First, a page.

Canada donating 13M surplus COVID-19 vaccine doses to poor countries

Trudeau says the government will pay for 87 million shots to be distributed to poor countries

Kelowna-Lake Country MLA Norm Letnick, assistant deputy speaker at the B.C. legislature, presides over committee discussions. The legislature is completing its delayed spring session this week, with most MLAs participating by video conference. (Hansard TV)
B.C.’s daily COVID-19 infections dip below 100 over weekend

Only 68 new cases recorded Monday, four additional deaths

Gabriola Island artist Sheila Norgate is promoting the Digital Innovation Group’s art impact survey. (File photo)
Vancouver Island artists get behind regional arts impact study

Artists urged to use their stature to help put arts and culture super-region on the map

Cannabis bought in British Columbia (Ashley Wadhwani/Black Press Media)
Is it time to start thinking about greener ways to package cannabis?

Packaging suppliers are still figuring eco-friendly and affordable packaging options that fit the mandates of Cannabis Regulations

The BC Ferries website went down for a short while Monday morning following a provincial announcement that recreational travel between health authorities can resume Tuesday. (Black Press Media file photo)
BC Ferries’ website crashes in wake of provincial reopening announcement

Website back up now, recreational travel between health regions to resume as of Tuesday

Neighbours fight a small late-night bush fire with garden hoses and shovels in Cinnabar Valley on June 5. They couldn’t get help from local fire services because the fire was located in an area under B.C. Wildfire Services jurisdiction. (Photo courtesy Muriel Wells)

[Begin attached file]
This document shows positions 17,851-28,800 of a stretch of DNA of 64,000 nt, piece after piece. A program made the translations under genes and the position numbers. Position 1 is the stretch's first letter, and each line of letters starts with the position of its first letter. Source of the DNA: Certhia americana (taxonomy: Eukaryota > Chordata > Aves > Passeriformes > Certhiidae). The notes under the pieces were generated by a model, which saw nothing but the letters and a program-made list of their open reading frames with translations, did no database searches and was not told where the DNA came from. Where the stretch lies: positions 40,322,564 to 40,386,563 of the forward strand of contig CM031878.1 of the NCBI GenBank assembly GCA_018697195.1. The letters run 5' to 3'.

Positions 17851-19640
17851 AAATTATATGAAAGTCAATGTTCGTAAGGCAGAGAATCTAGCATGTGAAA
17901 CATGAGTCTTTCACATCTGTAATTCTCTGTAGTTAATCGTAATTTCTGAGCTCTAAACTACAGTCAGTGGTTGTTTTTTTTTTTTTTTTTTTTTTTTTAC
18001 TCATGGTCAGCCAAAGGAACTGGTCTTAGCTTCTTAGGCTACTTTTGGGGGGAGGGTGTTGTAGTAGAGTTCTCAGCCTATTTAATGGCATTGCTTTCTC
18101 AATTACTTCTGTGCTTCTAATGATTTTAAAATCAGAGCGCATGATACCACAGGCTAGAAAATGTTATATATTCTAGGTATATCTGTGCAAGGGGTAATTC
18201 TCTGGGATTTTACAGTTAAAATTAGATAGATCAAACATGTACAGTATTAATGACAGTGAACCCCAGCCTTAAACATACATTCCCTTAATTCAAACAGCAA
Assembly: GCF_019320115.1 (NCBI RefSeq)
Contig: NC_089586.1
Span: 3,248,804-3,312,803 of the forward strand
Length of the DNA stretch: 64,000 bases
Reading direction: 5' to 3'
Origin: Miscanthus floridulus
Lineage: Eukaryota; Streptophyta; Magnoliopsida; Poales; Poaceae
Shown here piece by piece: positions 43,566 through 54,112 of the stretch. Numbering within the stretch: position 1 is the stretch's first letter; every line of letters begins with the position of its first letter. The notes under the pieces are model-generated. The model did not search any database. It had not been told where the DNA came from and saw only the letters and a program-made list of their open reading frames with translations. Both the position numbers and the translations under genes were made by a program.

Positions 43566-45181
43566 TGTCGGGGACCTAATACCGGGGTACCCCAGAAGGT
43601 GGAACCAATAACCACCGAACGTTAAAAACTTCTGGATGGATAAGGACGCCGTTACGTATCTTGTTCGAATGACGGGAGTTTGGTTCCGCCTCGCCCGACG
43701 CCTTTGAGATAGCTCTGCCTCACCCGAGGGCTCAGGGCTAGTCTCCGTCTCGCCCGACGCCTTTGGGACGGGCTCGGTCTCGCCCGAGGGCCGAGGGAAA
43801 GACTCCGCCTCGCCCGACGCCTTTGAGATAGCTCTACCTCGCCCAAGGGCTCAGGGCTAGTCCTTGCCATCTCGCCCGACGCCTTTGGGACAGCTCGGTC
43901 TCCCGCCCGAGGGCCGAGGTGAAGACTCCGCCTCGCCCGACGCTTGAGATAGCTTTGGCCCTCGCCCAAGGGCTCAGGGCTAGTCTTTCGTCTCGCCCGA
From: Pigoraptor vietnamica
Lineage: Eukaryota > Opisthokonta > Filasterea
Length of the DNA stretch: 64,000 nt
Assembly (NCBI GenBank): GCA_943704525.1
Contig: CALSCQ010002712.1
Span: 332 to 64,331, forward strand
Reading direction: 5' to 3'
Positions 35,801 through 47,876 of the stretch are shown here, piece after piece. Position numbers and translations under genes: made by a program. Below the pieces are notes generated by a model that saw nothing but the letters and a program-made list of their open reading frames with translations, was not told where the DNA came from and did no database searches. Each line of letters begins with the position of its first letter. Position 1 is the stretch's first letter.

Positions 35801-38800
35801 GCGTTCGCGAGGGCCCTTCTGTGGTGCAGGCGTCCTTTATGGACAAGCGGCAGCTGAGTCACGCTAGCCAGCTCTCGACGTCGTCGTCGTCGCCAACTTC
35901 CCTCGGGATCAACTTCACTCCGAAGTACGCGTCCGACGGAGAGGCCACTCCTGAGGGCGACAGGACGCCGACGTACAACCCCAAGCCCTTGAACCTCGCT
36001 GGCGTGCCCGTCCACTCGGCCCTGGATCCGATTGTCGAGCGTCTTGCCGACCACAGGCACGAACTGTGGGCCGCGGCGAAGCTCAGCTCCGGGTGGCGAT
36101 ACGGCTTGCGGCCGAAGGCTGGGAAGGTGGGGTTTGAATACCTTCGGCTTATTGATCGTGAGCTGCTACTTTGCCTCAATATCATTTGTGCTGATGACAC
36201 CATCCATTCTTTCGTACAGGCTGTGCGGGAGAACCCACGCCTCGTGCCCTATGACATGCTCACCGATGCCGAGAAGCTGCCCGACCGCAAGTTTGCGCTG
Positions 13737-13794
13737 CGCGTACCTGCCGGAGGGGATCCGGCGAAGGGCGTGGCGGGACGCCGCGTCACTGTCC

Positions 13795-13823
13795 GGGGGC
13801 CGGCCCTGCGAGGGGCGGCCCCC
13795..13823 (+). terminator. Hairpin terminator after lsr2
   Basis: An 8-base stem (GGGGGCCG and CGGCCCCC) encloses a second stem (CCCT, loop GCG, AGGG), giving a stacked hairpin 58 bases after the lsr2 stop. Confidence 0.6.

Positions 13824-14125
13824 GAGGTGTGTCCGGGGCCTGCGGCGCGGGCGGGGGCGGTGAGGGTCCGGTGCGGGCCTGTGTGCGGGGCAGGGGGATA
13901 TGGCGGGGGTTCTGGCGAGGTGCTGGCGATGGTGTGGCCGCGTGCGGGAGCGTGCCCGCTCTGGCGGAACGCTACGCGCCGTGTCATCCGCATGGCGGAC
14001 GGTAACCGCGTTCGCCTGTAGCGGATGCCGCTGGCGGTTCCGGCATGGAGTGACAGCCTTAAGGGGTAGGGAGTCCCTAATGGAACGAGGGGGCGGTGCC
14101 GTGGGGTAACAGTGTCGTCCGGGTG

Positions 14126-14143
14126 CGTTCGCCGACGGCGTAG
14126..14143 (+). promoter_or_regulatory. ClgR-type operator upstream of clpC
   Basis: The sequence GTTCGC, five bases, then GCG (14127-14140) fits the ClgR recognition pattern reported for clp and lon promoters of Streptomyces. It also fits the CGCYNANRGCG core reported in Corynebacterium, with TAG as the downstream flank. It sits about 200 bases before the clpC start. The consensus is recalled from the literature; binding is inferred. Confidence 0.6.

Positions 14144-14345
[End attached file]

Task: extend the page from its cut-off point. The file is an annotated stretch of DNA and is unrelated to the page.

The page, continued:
Neighbours on edge of Nanaimo city limits left to put out bush fire themselves

Cinnabar Valley residents tackle fire with hoses and buckets for two and a half hours

The Kamloops Indian Residential School is photographed using a drone in Kamloops, B.C., Monday, June, 14, 2021. The remains of 215 children were discovered buried near the former school earlier this month. THE CANADIAN PRESS/Jonathan Hayward
Communities grapple with what to do with former residential and day schools

Some tear them down as a tool to help healing, others repurpose them as tools for moving forward

Creative handmade signs abound at the June 13 Tofino rally for old growth trees. (Nora O’Malley photo)
VIDEO: Tofino stands in solidarity for Fairy Creek Blockades

Over 150 supporters attend rally hosted by Friends of Clayoquot Sound

FILE – Provincial health officer Dr. Bonnie Henry talks about B.C.’s plan to restart the province during a press conference at Legislature in Victoria, Tuesday, May 25, 2021. THE CANADIAN PRESS/Chad Hipolito
B.C. watching U.K.’s COVID struggles but don’t think province will see similar pitfalls

Studies show that one dose of vaccine is only 33 per cent effective in preventing B.1.617.2 spread

Most Read